Sirius Analytical product launch: surface dissolution imaging for real-time visualization of dissolution phenomena

Posted: 10 January 2013 | | 1 comment

Sirius Analytical Instruments Ltd announces the introduction of a new product…

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Sirius Analytical Instruments Ltd, the leaders in instrumentation and services for the determination of physicochemical properties, have announced the introduction of a new product, the Sirius SDI (Surface Dissolution Imager). The Sirius SDI includes award winning ActiPixTM UV area imaging technology, enabling real-time recording and review of data as a 2-dimensional movie of UV absorbance. When combined with specialized software analysis tools, a unique and time-saving insight into a compound’s performance can be gained because physical changes and dissolution can be visualized simultaneously.

Brett Hughes, Chief Executive Officer of Sirius Analytical said:

“The Sirius SDI is a technological break-through in dissolution imaging. For the first time, it is possible to look directly at the solid-liquid interface as the dissolution process is happening. The Sirius SDI extends our existing product range and expertise in solubility, dissolution and particle size and shape analysis perfectly.”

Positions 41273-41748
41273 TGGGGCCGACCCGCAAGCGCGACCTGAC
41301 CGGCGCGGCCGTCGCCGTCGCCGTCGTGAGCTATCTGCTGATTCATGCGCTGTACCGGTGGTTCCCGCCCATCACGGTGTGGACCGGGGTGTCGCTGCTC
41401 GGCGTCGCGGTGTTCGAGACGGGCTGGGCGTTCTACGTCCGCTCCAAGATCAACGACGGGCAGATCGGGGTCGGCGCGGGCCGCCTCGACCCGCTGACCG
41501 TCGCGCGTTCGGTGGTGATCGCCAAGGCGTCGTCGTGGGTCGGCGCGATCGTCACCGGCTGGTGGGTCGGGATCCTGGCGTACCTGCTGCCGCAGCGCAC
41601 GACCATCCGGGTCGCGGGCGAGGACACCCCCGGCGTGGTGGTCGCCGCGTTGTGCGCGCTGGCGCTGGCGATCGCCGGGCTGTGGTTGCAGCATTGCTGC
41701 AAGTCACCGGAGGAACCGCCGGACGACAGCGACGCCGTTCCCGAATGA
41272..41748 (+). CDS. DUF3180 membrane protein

John Comer, Chief Scientific Officer of Sirius Analytical explained how the visualisation of the dissolution phenomena in real time provides a unique insight into the dissolution process of formulations as it happens:

“The measurement of solution concentration from only a few hundred microns from the surface of the solid/solution interface allows for the ranking of the intrinsic dissolution rate right from the very onset of the experiment, and provides an understanding of early occurrences of the dissolution process directly at the drug surface that are otherwise missed using traditional dissolution testing methods. Furthermore, the ability to generate multiple data sets within experimental runs of under 30 minutes with minimal sample requirements from only 2mg, is an ideal fit for early formulation development of active pharmaceutical ingredients with limited substance availabilities.“

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